“We have seen that container image streaming in GKE has a significant impact on expediting our application startup time. Image streaming helps us accelerate our start-up time for a training job after submission by 20%,” he shares. “And, when we are able to reuse an existing pod, we can start up in a few seconds instead of minutes.”

The next layer is Ray, which the company uses to scale the distributed, parallelized Python and Clojure applications it uses for machine learning. To more easily manage Ray, IPRally uses KubeRay, a specialized tool that simplifies Ray cluster management on Kubernetes. IPRally uses Ray for the most advanced tasks like massive preprocessing of data and exploratory deep learning in R&D. 

“Interoperability between Ray and GKE autoscaling is smooth and robust. We can combine computational resources without any constraints,” says Kallio. 

The heaviest ML loads are mainly deployed on G2 VMs featuring eight NVIDIA L4 GPUs featuring up to eight NVIDIA L4 Tensor Core GPUs, which

deliver cutting-edge performance-per-dollar for AI inference workloads. And by

leveraging them within GKE, IPRally facilitates the creation of nodes on-demand, scales GPU resources as needed, thus optimizing its operational costs. There is a single Terraform-provisioned Kubernetes cluster in each of the regions that IPRally searches for the inexpensive spot instances. GKE and Ray then step in for compute orchestration and automated scaling.

To further ease MLOps, IPRally built its own thin orchestration layer, IPRay, atop KubeRay and Ray. This layer provides a command line tool for data scientists to easily provision a templated Ray cluster that scales efficiently up and down and that can run jobs in Ray without needing to know Terraform. This self-service layer reduces friction and allows both engineers and data scientists to focus on their higher-value work.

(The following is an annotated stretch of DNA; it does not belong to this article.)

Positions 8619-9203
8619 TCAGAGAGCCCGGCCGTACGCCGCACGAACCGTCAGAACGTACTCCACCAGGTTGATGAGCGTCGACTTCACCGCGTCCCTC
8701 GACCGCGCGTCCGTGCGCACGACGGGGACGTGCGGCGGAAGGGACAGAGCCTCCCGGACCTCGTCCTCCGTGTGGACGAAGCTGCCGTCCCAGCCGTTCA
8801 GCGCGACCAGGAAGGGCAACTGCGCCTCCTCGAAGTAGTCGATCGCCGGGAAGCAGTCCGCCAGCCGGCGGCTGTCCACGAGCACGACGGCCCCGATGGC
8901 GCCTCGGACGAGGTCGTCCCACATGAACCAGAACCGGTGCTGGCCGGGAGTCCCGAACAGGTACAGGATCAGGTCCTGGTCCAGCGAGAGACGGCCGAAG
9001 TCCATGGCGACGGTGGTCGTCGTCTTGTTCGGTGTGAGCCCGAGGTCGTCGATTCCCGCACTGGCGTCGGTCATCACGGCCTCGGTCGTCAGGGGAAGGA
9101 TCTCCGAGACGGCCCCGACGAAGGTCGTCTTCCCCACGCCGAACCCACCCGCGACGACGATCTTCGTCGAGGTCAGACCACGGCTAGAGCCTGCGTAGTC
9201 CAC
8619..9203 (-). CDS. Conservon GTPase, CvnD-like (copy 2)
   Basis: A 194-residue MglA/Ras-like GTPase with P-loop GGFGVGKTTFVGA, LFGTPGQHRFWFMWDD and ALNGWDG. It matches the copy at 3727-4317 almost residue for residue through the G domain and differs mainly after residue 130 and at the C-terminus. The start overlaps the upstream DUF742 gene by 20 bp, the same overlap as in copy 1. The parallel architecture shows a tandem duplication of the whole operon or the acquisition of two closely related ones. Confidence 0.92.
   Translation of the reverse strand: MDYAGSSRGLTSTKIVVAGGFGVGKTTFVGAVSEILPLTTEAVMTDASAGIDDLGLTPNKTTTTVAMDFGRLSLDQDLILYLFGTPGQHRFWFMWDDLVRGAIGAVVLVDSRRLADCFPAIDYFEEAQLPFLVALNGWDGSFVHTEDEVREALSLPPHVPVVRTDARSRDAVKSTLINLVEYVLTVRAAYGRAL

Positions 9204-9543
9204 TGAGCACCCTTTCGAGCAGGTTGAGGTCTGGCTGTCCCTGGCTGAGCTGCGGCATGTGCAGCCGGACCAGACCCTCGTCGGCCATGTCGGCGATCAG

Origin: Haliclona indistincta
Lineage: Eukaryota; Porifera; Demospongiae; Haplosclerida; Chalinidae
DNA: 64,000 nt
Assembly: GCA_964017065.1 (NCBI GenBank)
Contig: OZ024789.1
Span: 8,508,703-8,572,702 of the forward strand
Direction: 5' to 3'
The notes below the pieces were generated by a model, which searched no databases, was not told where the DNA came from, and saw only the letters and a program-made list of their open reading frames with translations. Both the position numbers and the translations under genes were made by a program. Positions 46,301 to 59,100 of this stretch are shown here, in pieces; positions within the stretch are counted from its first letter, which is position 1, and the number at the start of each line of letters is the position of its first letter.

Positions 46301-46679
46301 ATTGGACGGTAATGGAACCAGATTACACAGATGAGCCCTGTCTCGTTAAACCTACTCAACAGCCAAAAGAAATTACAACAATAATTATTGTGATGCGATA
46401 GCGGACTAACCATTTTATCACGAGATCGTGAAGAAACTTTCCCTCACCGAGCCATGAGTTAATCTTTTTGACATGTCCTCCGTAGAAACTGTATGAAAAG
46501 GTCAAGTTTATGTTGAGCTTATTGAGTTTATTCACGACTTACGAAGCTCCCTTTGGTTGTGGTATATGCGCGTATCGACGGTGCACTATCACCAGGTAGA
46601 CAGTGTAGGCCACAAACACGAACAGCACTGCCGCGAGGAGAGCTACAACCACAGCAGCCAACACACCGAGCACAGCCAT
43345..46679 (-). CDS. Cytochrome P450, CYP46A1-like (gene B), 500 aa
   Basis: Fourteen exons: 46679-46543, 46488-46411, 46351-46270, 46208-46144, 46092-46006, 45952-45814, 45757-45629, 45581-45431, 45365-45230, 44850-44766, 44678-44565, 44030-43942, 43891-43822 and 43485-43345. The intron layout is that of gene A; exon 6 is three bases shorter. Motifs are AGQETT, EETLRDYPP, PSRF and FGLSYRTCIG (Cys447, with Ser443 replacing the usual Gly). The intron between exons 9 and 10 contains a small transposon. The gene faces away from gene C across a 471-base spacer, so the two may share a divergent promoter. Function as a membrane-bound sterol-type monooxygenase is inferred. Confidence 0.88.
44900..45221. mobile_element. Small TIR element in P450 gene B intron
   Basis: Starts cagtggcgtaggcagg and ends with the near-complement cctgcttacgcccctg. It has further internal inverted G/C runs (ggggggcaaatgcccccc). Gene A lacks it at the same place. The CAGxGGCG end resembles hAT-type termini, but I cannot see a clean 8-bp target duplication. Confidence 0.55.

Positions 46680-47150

Technology paves the way for strong growth

Through this selection of Google Cloud and open-source frameworks, IPRally has shown that a startup can build an enterprise-grade ML platform without spending millions of dollars. Focusing on providing a powerful MLOps and automation foundation from its earliest days has paid dividends in efficiency and the team’s ability to focus on R&D.

“Crafting a flexible ML infrastructure from the best parts has been more than worth it,” shares Jari Rosti, an ML engineer at IPRally. “Now, we’re seeing the benefits of that investment multiply as we adapt the infrastructure to the constantly evolving ideas of modern ML. That’s something other young companies can achieve as well by leveraging Google Cloud and Ray.”

Further, the company has been saving 70% of ML R&D costs by using Spot instances. These affordable instances offer the same quality VMs as on-demand instances but are subject to interruption. But because IPRally’s R&D workloads are fault-tolerant, they are a good fit for Spot instances.

IPRally closed a €10m A round investment last year, and it’s forging on with ingesting and processing IP documentation from around the globe, with a focus on improving its graph neural network models and building the best AI platform for patent searching. With 3.4 million patents filed in 2022, the third consecutive year of growth, data will keep flowing and IPRally can continue helping intellectual property professionals find every relevant bit of information.

“With Ray on GKE, we’ve built an ML foundation that is a testament to how powerful Google Cloud is with AI,” says Kallio. “And now, we’re prepared to explore far more advanced deep learning and to keep growing.”